Clement Vallandigam

Clement Vallandigam may not be a name out of American history most people are familiar with, but he was an interesting character. Vallandigam was an Ohio congressman at the start of the Civil War, and he was a leader among a group of Democrats, the “Copperheads,” who advocated for a peaceful negotiation with the Confederacy rather than war. I’m all for avoiding war, but Vallandigam’s reason was because he was pro-slavery.

It’s his death I want to draw your attention to. June 17 is the 150th anniversary of his untimely death. In 1871, Vallandigam was back in his home state of Ohio practicing law. He agreed to defend Thomas McGehan, who was accused of killing Tom Myers in a barroom brawl. McGehan’s defense was that Myers had actually shot himself, albeit accidentally.

But how could he accidentally shoot himself? Vallandigam thought he had it figured out, so in a conference with the other defense lawyers, he showed how he would present this to the jury. As he reenacted how he believed the scenario played out, he placed the gun in his pocket, slowly stood while drawing the weapon, cocked it, and held it in the same way Myers did, which was momentarily aimed at his abdomen.

“There,” he said, “that’s the way Myers held it.” Then his hand touched the trigger, there was a flash, and he cried out, “My God, I’ve shot myself!”

Vallandigam accidentally shot himself in an attempt to show how someone could accidentally shoot himself. He died the next day, on June 17, 1871.

I don’t know if his impressive display convinced anyone, but the defendant Thomas McGehan was acquitted of the crime.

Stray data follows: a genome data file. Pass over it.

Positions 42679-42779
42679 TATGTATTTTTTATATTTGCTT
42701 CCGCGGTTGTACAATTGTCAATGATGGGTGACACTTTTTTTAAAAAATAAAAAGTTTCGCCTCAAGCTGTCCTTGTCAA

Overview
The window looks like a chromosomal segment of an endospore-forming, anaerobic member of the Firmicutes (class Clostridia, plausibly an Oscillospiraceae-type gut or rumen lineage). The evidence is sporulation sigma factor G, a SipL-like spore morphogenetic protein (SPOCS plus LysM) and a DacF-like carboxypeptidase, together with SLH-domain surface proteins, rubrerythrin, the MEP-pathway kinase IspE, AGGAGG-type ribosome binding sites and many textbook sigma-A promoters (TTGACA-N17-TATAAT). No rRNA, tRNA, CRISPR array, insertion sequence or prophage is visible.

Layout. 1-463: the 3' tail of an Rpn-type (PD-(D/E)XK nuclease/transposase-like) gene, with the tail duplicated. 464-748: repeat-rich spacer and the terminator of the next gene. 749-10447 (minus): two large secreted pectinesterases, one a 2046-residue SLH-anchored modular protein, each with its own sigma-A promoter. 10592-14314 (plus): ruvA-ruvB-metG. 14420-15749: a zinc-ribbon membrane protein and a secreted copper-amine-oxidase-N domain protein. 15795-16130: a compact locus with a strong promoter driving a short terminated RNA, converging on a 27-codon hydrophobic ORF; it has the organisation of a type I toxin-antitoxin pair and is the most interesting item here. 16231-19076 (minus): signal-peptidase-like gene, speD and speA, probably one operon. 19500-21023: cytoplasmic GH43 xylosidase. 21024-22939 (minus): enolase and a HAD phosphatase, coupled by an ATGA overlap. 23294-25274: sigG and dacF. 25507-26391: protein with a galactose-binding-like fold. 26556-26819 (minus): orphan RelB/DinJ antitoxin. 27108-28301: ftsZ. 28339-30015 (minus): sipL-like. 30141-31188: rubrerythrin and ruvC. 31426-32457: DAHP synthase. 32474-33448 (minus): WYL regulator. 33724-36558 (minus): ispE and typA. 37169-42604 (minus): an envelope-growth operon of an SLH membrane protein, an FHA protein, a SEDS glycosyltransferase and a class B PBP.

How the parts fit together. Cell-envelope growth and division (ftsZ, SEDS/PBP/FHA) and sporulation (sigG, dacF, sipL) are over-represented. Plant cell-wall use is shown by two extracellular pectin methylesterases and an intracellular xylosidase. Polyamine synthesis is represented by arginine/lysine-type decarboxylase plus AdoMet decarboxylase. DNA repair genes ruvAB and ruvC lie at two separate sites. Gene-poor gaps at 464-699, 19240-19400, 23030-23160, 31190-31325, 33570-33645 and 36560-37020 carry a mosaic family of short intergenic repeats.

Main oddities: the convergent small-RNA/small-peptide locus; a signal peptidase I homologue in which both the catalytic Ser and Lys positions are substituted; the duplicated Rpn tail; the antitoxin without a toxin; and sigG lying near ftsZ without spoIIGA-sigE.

Years ago, I had a young man question God’s love. How could God love him? Why would God love him—or anybody, for that matter? Others may ask similar questions. Jesus, the most perfect, innocent human being ever was unjustly crucified. With that execution, He took our sins upon Himself. In other words, He died in our place.

How could Jesus love like that?

“But God proves his own love for us in that while we were still sinners, Christ died for us” (Rom. 5:8).

How could Jesus love like that?

Indeed, that’s a tough question to answer. But if I can’t explain it, I can show it. As a follower of Christ, I am to display love even as He does. I am to demonstrate the depth of God’s love by letting His love work through me. Vallandigam showed how one man could shoot himself when others wanted to blame someone else. He did it by shooting himself in the same way! I can show how Jesus loves by loving others in the same way.

That really shouldn’t be hard, should it? I am a recipient of God’s love through His grace and forgiveness. I can love others even as He has loved me.

“And be kind and compassionate to one another, forgiving one another, just as God also forgave you in Christ” (Eph. 4:32).

“This is how we have come to know love: He laid down his life for us. We should also lay down our lives for our brothers and sisters” (1 John 3:16).

I may not succeed in explaining God’s love, but I can surely demonstrate it. And I don’t have to accidentally shoot myself in the process.

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